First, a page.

Spioenkop – the acclaimed and award-winning wine estate in Elgin – is proud to introduce two new look and style Chenin Blancs made with grapes sourced entirely from the farm.
The Johanna Brandt and the Sarah Raal vintages will be available from Spioenkop’s new barrel cellar at a cost of R205 each as well as from selected local and international outlets from May 29.
Winemaker Koen Roose has won international acclaim for his “1900” Spioenkop Chenin Blanc which was awarded five stars in this year’s Platter guide. While grapes for the “1900” range (which includes the 1900 Pinotage which Spioenkop will continue to produce), were sourced from the entire Western Cape, Spioenkop’s new Chenin Blanc will be made with grapes only grown on the estate.
“Chenin Blanc is the chameleon that shows its beauty in different ways; it’s the rainbow nation grape of South Africa,” says Roose.
“At present there is no Chenin Blanc in Elgin that is planted, made/produced and bottled in the valley other than Spioenkop Wines and I wanted to give this cultivar its own identity and expressions of our cool climate terroir,” he adds.
So why the decision to stop producing the spectacular and award-winning “1900” Chenin?
“It was a tough one to make but I felt that the vision and future of Spioenkop lies with the world of fine dining, where it is headed and the styles of wines that the market will be looking for in the next 10 years.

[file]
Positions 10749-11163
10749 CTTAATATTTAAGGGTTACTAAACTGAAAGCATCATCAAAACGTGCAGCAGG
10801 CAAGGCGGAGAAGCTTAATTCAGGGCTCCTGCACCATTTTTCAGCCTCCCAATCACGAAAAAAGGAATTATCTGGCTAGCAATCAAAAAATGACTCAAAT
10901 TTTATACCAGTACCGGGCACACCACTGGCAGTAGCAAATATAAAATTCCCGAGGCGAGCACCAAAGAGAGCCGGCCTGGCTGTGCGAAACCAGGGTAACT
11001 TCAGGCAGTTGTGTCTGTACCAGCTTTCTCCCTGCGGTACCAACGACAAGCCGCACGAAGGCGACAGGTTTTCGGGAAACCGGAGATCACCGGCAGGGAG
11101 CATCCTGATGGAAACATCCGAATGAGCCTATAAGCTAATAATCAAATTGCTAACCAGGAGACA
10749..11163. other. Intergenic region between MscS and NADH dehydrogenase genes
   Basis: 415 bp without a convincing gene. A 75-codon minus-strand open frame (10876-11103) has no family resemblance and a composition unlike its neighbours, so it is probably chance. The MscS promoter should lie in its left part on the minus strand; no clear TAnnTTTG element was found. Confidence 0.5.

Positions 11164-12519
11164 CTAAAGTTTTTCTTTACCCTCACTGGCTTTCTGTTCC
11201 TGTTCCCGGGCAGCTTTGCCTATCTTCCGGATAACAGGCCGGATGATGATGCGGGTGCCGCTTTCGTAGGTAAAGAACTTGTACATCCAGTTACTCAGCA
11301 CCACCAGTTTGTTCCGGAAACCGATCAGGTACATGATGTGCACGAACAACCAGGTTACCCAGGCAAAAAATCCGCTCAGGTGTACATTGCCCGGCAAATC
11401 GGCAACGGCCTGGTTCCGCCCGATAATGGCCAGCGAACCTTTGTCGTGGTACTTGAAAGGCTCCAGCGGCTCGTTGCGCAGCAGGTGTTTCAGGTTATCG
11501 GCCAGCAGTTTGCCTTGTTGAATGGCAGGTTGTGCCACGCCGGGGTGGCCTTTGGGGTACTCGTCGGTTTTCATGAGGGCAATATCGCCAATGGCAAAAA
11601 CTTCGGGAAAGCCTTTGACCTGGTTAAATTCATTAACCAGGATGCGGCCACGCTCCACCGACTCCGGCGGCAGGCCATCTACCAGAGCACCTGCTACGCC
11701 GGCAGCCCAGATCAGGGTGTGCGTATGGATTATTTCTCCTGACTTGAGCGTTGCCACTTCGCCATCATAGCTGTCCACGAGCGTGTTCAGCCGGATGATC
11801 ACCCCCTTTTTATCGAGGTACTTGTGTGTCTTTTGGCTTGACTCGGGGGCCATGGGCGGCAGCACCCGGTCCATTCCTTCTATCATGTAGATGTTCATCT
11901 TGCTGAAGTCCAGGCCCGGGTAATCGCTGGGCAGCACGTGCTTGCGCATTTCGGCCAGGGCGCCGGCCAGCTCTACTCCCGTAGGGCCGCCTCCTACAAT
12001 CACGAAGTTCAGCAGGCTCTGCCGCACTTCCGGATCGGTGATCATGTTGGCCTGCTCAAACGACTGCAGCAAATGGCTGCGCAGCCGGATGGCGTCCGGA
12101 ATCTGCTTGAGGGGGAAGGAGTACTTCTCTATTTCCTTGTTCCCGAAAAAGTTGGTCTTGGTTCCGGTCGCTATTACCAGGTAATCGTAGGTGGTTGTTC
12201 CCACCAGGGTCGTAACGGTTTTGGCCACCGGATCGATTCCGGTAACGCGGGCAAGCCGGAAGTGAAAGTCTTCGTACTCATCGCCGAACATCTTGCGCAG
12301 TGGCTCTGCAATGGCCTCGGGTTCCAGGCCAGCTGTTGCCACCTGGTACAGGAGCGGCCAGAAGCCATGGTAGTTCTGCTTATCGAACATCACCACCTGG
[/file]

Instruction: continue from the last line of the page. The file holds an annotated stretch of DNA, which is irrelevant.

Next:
“I couldn’t just sit on my laurels while my vision lay elsewhere,” explains Roose.
Roose is paying homage to the Anglo Boer War (1898-1902) and the role played by women in that war, with his two new Chenin Blanc wines named Johanna Brandt (a wooded chenin blanc) and Sarah Raal (unwooded).
Brandt was the “petticoat commando” lauded as a visionary, prophet, spy and writer with political influence and who organised women to spy on the British officers and hid prisoners who were on the run.
Says Belgian born Roose: “Her vision and mentality fit perfectly with the style of wine that is named after her. She was smart and feminine with a wild side and that’s the style of wine I want to make with this wine. Her surname means ‘fire’ in English and fire brings me back to the toasting of barrels, so it helps wine lovers to remember the difference between the two women (wooded and unwooded).
Sarah Raal was taken prisoner and held at a concentration camp in Springfontein until her escape. She then joined her brothers on commando and took part in a number of guerrilla engagements, displaying considerable bravery.
“I wanted a Chenin that has a chalky mouth, a limey texture that is not bold and tropical. I want to taste Elgin in the wine; that crispy minerality that is built on natural acidity from the grape itself. A style that is so sensual that it is a perfect match for fine dining. There is a common understanding these days that meat is no longer a foundation stone for the next generation of restaurateurs. More and more chefs are looking for natural seasonal products that reflect their origin, going botanical with a lot of fruit, flowers, vegetables and spices. These wines will be perfect with this type of cuisine,” concludes the winemaker.